I tend to believe the BLS unemployment numbers in that they indicate marginal gains in employment, although they are probably statistically insignificant. Last Friday’s report said that the civilian unemployment rate declined to 8.9% from 9.0%.
According the the BLS:
The number of unemployed persons (13.7 million) and the unemployment rate (8.9 percent) changed little in February. The labor force was about unchanged over the month. The jobless rate was down by 0.9 percentage point since November 2010. …
The number of job losers and persons who completed temporary jobs, at 8.3 million, continued to trend down in February and has fallen by 1.2 million over the past 12 months. The number of long-term unemployed (those jobless for 27 weeks or more) was 6.0 million and accounted for 43.9 percent of the unemployed. …
In February, 2.7 million persons were marginally attached to the labor force, up from 2.5 million a year earlier. (These data are not seasonally adjusted.) These individuals were not in the labor force, wanted and were available for work, and had looked for a job sometime in the prior 12 months. … Among the marginally attached, there were 1.0 million discouraged workers in February, a decrease of 184,000 from a year earlier. …
By major sectors, the goods-producing numbers look good, showing a 70,000 jump, following a 35,000 rise in January. For the latest month, manufacturing jobs advanced 33,000 after a 53,000 boost in January. Even better, only 1,000 of the February gain in manufacturing was for motor vehicles. Construction employment increased 33,000 in February, following a 22,000 decline the prior month. Mining rose 4,000 in February.
Private service-providing jobs jumped 152,000 after a 33,000 increase in January. The latest was led by a gain of 47,000 in professional and business services with 16,000 coming from temp help. Health care employment continued to increase in February, expanding by 34,000. Transportation and warehousing employment increased by 22,000 in February, with half of that gain in truck transportation. On the downside, employment in retail trade slipped 8,000-possibly due to adverse winter weather.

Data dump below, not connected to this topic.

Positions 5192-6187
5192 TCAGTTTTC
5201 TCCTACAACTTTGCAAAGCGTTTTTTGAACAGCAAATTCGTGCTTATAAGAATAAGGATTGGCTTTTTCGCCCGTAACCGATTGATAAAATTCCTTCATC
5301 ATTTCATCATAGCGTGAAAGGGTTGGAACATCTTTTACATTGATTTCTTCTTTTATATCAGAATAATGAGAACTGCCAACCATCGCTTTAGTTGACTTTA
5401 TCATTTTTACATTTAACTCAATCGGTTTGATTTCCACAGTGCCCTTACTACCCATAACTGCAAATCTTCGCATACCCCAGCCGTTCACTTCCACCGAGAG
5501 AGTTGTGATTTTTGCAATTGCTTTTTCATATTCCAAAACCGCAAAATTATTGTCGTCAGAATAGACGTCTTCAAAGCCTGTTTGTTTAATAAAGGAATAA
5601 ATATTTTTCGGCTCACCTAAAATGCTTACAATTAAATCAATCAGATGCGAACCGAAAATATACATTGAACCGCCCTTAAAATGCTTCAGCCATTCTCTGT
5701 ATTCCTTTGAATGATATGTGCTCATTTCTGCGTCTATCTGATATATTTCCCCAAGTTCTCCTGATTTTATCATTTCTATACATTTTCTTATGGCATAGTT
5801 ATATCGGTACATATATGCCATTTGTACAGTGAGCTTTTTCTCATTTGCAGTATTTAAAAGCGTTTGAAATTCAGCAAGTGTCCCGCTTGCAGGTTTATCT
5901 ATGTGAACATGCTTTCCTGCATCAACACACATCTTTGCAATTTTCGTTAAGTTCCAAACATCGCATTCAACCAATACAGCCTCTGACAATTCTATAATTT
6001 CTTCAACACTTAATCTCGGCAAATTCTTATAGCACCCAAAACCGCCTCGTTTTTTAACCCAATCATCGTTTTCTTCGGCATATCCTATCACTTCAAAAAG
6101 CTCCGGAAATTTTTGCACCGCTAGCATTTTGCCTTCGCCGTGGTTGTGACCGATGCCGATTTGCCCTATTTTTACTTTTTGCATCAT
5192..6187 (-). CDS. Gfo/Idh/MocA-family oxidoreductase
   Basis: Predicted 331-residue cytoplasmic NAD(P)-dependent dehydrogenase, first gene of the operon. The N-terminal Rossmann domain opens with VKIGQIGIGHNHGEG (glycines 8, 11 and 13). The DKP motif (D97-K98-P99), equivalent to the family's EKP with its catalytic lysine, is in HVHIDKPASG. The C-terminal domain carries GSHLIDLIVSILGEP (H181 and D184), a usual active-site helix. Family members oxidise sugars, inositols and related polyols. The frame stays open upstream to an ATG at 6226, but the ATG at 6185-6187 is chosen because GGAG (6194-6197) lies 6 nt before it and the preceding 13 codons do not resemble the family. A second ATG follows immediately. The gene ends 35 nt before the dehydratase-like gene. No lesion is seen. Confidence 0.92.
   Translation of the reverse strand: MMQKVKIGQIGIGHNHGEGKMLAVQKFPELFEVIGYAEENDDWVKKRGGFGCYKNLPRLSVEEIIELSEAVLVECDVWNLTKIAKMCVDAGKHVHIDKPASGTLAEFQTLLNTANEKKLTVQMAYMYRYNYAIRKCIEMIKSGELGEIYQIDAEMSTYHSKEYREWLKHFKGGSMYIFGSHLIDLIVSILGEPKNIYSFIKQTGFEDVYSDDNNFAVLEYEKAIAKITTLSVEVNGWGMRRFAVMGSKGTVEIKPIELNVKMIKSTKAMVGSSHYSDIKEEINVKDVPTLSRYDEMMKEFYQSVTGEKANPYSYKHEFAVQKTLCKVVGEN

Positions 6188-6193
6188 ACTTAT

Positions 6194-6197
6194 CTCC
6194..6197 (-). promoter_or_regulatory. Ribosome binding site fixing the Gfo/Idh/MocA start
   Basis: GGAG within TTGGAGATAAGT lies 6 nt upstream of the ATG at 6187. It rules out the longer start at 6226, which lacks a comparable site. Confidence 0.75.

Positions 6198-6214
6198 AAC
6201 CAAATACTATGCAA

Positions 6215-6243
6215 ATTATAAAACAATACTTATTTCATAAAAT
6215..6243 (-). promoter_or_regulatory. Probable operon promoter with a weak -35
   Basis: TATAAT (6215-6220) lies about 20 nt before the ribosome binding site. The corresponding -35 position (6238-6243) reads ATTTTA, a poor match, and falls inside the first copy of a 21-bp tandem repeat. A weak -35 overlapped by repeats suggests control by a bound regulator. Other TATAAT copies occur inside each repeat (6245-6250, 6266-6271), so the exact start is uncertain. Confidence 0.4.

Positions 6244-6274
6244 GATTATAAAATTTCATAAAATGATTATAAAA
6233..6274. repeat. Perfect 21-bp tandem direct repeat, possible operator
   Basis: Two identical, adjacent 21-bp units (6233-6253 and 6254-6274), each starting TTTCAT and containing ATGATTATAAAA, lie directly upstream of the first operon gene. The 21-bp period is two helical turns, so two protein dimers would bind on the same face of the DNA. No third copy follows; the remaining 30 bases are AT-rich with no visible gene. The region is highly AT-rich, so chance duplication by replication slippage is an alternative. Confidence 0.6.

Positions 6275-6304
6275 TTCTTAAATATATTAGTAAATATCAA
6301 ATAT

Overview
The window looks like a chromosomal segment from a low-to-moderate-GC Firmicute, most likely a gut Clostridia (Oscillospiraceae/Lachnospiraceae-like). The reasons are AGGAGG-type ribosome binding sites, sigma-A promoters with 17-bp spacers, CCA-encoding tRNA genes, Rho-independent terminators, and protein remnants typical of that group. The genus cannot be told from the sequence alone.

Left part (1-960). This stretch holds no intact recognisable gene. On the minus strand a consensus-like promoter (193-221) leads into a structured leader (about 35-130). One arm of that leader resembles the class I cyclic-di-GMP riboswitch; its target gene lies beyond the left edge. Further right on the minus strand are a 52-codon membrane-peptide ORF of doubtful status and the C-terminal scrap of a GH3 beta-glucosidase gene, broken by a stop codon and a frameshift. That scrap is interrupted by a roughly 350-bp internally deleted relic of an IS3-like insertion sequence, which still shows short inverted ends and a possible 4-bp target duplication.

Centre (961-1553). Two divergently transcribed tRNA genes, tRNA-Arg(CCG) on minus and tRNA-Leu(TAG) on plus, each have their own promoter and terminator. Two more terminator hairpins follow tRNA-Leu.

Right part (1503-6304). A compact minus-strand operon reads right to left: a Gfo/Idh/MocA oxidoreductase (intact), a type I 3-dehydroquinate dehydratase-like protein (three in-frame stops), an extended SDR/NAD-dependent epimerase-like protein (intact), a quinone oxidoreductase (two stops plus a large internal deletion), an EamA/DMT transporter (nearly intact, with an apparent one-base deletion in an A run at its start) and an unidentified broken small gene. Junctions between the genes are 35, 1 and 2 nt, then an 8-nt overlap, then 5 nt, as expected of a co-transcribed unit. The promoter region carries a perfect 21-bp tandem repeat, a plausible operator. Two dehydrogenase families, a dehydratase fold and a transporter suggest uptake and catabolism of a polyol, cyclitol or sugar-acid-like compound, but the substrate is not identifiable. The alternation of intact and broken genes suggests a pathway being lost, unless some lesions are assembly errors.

Government jobs fell 30,000, following a 5,000 dip in January.
Here is the U-6 data, showing that the broadest measure of unemployment also declined:
The BLS data is consistent with the job cut report for the prior week (Feb 25) which showed another decline in new claims for unemployment benefits:
In order to test this data, we would expect that private data, such as from ADP and Challenger would be consistent:
The inconsistency in the Challenger report is that it is heavily loaded with government/nonprofits layoffs which skew its data: otherwise they reported private employment as being flat.
So then, why did Gallup come out with a far more negative survey?
Note the household survey of unemployment trend going up as opposed to the BLS trend going down for the same period. Gallup interviews 18,000 people at random and concluded that 10.3% of those are unemployed. The BLS household survey interviews 60,000 people. So who is right? I’m not a statistician so I don’t know. Mish usually likes this kind of stuff, but I checked and he doesn’t know either. The only thing I can say is that Gallup’s data doesn’t match the BLS, Challenger, or ADP.
The less sanguine parts of the report were that the civilian labor force participation rate, at 64.2%, and the employment-population ratio, at 58.4%, were unchanged in February. Also, average hourly earnings increased by only 1 cent to $22.87. Which means wage growth remains stagnant. Like Dave Rosenberg, I find this dismaying news but not unexpected. Rosenberg points out that wages have been declining for the past three months:
Why not unexpected after the government’s (I include the Fed here) massive efforts at fiscal and monetary stimulus? They have been beating this drum since 2008, and it didn’t work then and it won’t work now. If you wish confirmation of employment growth, keep waiting until the data is all consistent (job growth, wage growth, loan growth, real estate stabilization).
My belief is that there are natural forces in the economy that tend to repair the problems without any government help (but with plenty of government hindrance). This is the difficult process of liquidating the malinvestments made during the boom phase which is ongoing. One of the major factors of any recovery is a strong manufacturing sector, and indeed, manufacturing is rising. But one reason is the declining dollar and the attractiveness of U.S. goods and services abroad. This is reflected in our international trade:
This “cheap dollar” policy is a direct and intentional result of our fiscal and monetary policy as much as any organic economic growth. As we all know, the currency markets are fickle and another shock somewhere in the world, perhaps the continuing one in the eurozone, will kick the dollar back up despite QE2. But, I believe the continuing trend for the dollar will remain negative in the face of massive fiscal deficits being monetized by the Fed.
I expect the employment situation to moderate during 2011 but I don’t expect to see the job growth needed to significantly drop unemployment levels back to pre-crash levels. At best it will s-l-o-w-l-y decline as we meet inflation head-on.